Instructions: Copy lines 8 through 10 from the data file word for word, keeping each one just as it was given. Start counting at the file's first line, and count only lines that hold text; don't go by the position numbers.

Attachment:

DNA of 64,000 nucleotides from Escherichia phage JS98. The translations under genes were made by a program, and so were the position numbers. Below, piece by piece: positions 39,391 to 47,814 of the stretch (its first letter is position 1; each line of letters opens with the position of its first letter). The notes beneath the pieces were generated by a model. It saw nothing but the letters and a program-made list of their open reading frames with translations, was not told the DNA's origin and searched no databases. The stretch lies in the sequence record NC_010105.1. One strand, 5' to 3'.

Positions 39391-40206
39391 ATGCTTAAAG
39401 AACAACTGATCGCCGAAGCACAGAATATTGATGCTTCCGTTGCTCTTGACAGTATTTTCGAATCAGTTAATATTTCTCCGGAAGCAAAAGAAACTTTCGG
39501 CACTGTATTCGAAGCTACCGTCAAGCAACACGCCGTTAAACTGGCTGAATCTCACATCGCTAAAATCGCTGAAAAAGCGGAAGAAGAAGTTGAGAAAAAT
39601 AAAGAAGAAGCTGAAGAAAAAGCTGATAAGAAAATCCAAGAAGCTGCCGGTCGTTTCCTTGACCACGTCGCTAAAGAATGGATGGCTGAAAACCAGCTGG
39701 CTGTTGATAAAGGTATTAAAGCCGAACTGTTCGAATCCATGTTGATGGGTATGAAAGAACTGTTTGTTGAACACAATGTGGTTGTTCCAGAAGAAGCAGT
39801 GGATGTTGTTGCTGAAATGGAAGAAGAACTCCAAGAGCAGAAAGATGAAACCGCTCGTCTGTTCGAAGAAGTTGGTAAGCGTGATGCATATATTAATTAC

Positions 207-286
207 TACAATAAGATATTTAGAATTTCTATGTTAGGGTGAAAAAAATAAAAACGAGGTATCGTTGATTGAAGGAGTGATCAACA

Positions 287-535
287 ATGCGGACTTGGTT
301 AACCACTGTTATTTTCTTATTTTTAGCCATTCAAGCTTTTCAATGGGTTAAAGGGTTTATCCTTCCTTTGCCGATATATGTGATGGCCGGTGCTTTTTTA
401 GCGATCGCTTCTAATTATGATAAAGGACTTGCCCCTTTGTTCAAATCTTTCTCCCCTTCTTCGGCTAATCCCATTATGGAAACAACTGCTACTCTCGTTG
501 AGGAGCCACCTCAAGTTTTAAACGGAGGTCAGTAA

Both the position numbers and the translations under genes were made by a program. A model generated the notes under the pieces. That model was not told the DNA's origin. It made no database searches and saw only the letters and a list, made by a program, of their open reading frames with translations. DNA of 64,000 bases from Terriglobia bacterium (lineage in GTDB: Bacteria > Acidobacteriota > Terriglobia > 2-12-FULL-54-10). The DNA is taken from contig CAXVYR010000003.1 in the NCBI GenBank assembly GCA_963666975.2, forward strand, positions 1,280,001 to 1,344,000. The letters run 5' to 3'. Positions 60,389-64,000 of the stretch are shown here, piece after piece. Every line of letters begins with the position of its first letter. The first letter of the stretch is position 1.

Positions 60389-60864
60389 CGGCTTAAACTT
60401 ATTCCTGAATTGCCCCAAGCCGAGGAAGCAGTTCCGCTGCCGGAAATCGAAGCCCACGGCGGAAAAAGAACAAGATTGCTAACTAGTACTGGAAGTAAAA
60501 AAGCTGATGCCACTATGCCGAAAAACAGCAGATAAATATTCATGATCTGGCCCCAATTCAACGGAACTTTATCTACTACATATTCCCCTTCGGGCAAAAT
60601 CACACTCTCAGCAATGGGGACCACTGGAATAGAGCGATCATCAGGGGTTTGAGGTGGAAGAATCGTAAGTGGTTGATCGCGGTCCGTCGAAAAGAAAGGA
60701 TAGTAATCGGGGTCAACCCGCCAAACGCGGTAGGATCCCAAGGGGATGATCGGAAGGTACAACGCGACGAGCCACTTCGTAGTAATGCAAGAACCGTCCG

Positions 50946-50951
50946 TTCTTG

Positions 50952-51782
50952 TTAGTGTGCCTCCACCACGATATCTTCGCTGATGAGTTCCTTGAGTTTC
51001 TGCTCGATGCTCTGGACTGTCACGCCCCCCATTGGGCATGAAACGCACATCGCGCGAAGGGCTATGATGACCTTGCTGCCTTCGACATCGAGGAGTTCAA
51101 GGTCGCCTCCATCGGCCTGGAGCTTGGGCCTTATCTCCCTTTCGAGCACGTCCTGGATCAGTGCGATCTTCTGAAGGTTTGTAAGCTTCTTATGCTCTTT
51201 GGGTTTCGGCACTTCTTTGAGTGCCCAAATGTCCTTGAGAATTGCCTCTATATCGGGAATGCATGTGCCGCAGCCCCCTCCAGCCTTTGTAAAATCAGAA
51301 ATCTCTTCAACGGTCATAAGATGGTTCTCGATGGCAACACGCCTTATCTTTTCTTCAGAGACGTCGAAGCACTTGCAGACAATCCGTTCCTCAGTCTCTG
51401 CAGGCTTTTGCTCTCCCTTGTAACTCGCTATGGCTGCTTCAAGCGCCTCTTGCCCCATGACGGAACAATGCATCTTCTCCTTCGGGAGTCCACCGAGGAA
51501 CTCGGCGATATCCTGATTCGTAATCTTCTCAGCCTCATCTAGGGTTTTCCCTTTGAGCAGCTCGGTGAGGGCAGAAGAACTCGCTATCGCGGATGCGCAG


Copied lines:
39801 GGATGTTGTTGCTGAAATGGAAGAAGAACTCCAAGAGCAGAAAGATGAAACCGCTCGTCTGTTCGAAGAAGTTGGTAAGCGTGATGCATATATTAATTAC

Positions 207-286
207 TACAATAAGATATTTAGAATTTCTATGTTAGGGTGAAAAAAATAAAAACGAGGTATCGTTGATTGAAGGAGTGATCAACA